The animal on the cover of VMware Cookbook is a leatherback sea turtle (Dermochelys coriacea). At four to eight feet in length, the leatherback turtle is the fourth largest reptile, behind certain species of crocodile. Most sea turtles have bony shells; however, the leatherback’s shell is made of skin and oily flesh.
Leatherback sea turtles live as far north as the Arctic Circle and as far south as the Cape of Good Hope in Africa and the southernmost tip of New Zealand. They inhabit all tropical and subtropical oceans.
The turtle’s diet consists almost entirely of jellyfish, and ecologists theorize that the turtle plays a key role in controlling jellyfish populations. Scientists also note that the leatherback turtle continues to be important to local ecosystems even after it dies: decomposing leatherback turtles often wash ashore and host various species of flies and beetles.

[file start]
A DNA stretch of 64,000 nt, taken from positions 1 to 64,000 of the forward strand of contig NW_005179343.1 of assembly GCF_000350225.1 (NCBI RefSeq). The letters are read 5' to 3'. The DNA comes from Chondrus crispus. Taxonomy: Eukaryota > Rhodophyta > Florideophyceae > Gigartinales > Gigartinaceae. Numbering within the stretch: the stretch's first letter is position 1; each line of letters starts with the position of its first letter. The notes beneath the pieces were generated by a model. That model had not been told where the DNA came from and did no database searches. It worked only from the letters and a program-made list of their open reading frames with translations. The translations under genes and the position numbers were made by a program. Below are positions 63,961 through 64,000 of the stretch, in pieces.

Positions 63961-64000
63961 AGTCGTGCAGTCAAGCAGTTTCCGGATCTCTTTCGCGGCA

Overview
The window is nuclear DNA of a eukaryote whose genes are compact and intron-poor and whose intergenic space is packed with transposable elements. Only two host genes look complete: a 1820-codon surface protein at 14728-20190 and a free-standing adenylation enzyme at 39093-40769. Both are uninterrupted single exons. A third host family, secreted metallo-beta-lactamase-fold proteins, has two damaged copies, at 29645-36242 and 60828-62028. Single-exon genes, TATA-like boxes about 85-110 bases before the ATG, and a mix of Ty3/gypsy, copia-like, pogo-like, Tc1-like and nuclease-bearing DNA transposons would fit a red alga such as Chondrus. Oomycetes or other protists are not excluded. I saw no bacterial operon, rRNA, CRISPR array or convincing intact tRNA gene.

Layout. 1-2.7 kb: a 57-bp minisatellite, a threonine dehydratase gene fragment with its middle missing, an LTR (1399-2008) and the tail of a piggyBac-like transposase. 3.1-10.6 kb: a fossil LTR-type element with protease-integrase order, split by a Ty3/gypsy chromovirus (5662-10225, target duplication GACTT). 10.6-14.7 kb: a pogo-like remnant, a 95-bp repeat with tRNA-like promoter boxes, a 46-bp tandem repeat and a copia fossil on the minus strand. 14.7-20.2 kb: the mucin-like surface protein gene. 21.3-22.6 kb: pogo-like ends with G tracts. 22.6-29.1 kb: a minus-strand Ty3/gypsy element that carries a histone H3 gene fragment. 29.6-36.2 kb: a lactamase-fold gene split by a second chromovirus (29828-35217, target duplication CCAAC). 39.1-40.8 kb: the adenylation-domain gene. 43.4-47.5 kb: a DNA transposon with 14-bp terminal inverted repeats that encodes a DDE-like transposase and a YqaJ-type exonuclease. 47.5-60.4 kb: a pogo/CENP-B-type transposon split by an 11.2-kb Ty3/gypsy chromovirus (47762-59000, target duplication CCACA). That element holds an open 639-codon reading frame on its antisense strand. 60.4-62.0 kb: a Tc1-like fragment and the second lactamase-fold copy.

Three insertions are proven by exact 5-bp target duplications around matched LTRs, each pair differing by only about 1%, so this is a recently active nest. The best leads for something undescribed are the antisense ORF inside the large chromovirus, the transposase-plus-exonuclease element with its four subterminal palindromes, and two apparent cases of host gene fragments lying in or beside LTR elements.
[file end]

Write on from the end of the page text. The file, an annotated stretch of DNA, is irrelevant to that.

As with other sea turtles, leatherbacks begin their lives on land as they burst forth from the sand of their nesting beaches. Yet their lives are in danger even before they are born: birds and humans eat leatherback turtle eggs (in Malaysia, where the leatherback turtle is nearly extinct, the eggs are considered a delicacy). The danger doesn’t end, however, once leatherbacks are born: birds, crustaceans, reptiles, and people will often eat newborn turtles before they reach the water. Once they reach the sea, the turtles become prey for some species of fish and cephalopods. Given all of their predators, ...